He's talented beyond belief. Quickness, explosiveness, durability, strength. He has all of the intangibles of a great guard.
But when he does this (courtesy of Matt Moore), the discussion quickly becomes one that Thunder fans have heard all too often.
He doesn't think. He plays too fast. He doesn't look to Kevin Durant enough. He always goes for the big play—the steal instead of sound, fundamental off-the-ball defense.
Nov. 1 was just another indication that Westbrook—however talented—makes poor decisions on occasion. They are less frequent now than his rookie year, sure. He's improved other aspects of his game to hide his consistently inconsistent decision making.
Just take a look at his turnovers per game. As a rookie, Westbrook averaged 3.3 per game. That was surprisingly high, considering he averaged 5.3 assists per game.
Last year, his assist-to-turnover ratio was 5.5 to 3.6, but his scoring increased from 15.3 to 23.6. Westbrook has blossomed into an elite point guard. But elite floor general?
Against the Spurs, Westbrook dished out five assists to six turnovers. He was hardly an effective point guard.
Passing isn't Westbrook's game. It never has been and it never will be. He's a score-first point guard, something that Oklahoma City needs to keep defenses away from Durant.
With James Harden gone, that aspect of Westbrook's game is only compounded.
But on nights when Westbrook struggles from the field (18 points, 6-of-21 shooting), his infamous mental errors are all the more noticeable.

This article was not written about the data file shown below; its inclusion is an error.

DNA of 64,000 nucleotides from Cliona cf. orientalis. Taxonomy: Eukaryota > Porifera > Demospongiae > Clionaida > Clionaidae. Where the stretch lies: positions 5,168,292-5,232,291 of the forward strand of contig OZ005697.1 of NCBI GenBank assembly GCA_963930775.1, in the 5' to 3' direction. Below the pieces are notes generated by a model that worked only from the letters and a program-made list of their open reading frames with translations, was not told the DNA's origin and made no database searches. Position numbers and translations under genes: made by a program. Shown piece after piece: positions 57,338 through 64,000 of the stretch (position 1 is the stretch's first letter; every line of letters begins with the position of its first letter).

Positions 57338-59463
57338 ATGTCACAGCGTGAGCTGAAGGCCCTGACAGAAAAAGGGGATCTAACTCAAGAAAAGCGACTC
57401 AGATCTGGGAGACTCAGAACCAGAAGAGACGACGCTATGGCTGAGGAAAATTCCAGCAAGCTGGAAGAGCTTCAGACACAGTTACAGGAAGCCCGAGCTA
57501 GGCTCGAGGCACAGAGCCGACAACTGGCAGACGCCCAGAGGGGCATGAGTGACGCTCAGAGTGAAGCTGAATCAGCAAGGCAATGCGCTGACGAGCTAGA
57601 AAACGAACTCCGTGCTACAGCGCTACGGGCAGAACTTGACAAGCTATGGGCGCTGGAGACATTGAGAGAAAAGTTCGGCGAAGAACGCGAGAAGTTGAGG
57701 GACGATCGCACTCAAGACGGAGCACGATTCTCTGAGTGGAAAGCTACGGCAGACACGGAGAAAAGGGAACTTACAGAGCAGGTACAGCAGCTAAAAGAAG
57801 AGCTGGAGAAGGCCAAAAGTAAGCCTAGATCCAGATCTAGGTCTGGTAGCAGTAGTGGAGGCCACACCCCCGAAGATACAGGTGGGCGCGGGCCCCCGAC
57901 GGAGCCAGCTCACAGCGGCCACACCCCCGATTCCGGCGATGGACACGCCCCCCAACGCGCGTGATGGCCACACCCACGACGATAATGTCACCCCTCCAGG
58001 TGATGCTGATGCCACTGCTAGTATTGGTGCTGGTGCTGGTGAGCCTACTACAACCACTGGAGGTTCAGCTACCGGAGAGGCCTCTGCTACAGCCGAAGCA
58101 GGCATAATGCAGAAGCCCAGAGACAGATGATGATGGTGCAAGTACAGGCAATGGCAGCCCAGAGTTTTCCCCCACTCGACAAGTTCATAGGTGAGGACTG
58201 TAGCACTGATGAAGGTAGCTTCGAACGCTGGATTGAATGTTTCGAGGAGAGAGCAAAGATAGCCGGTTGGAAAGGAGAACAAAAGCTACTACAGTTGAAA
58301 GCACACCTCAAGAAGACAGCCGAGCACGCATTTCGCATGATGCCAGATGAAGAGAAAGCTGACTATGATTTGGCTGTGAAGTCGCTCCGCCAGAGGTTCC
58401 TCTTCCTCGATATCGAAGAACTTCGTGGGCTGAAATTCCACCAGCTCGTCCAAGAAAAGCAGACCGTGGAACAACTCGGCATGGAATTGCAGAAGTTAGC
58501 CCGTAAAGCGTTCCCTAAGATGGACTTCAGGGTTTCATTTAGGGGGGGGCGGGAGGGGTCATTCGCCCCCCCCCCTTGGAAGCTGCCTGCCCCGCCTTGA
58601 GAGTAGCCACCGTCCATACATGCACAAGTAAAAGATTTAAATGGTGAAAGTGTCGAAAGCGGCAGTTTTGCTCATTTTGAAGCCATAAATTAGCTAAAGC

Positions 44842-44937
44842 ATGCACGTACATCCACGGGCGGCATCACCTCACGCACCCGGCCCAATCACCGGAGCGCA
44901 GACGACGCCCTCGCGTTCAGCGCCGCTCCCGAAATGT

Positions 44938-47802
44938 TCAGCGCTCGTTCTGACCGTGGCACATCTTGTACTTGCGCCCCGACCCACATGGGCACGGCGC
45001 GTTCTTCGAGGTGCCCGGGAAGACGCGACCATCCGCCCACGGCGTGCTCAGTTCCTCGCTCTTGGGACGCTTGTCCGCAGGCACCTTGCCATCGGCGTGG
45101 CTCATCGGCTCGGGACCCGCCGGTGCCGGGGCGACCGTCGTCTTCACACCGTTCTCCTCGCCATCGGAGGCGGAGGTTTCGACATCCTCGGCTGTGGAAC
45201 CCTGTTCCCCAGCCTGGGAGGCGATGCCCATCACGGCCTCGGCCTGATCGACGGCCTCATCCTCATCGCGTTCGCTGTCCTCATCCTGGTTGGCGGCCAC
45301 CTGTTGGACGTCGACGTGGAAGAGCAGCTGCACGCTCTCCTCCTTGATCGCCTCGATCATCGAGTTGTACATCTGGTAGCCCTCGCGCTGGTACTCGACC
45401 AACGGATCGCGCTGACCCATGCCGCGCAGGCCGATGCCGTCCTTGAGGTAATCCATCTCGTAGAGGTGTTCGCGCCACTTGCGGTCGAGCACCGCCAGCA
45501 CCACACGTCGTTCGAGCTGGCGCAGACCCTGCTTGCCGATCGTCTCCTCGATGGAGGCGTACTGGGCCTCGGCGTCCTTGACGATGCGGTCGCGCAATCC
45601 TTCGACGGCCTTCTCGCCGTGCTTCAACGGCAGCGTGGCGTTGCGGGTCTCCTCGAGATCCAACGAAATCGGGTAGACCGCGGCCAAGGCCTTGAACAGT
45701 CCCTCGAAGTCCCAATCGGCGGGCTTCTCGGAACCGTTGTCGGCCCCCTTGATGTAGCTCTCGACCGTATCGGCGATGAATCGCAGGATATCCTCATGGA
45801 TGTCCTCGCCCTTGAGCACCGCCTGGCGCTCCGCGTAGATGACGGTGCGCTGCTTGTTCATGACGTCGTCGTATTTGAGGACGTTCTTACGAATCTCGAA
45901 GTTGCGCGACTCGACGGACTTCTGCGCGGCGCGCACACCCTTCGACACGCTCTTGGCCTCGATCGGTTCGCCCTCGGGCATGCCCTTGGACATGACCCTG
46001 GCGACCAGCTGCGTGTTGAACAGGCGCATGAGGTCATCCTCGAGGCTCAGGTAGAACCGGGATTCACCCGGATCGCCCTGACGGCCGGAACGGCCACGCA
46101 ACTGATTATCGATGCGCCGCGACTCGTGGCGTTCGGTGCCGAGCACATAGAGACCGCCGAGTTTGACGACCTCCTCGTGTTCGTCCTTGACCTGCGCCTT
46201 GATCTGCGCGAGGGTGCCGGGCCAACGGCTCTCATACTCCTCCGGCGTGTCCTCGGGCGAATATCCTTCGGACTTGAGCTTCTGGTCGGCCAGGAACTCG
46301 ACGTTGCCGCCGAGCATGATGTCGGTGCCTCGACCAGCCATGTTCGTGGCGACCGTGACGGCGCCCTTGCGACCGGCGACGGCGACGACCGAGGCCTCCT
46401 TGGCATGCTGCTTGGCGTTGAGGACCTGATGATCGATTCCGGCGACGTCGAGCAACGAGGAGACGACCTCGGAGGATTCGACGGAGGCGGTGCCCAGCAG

It is obvious that Oklahoma City head coach Scott Brooks needs Westbrook. Sure, trading him away is an option, but what point guard would OKC bring in that is of equal value?
How worried are you about Westbrook's turnovers?
No, Oklahoma City relies on Westbrook. The team relies on his decision making late in games—he's the most aggressive Thunder player in crunch time.
He can break down defenses. When he's focused, he's a better on-ball perimeter defender than any Thunder player aside from Thabo Sefolosha.
Some nights, his gambles pay off. If Tony Parker doesn't double back around the screen, Westbrook forces Danny Green into a turnover or a long jumper. He looks like a genius.
But nights like Nov. 1 will keep Thunder fans on their toes at the end of close games.
Westbrook could change his philosophy. He could slow down, limit turnovers and focus more defensively. But that's not how he plays.
He's an up-tempo player, all the time. He'll always want the big play at the end of a game. Bigger questions await Westbrook and the Thunder in the future.
Will his audacious playstyle affect OKC's run to the NBA Finals? Will it cost them a playoff game? A series?
Or will his talent shine through by playoff time?
Westbrook is polarizing—for better or for worse.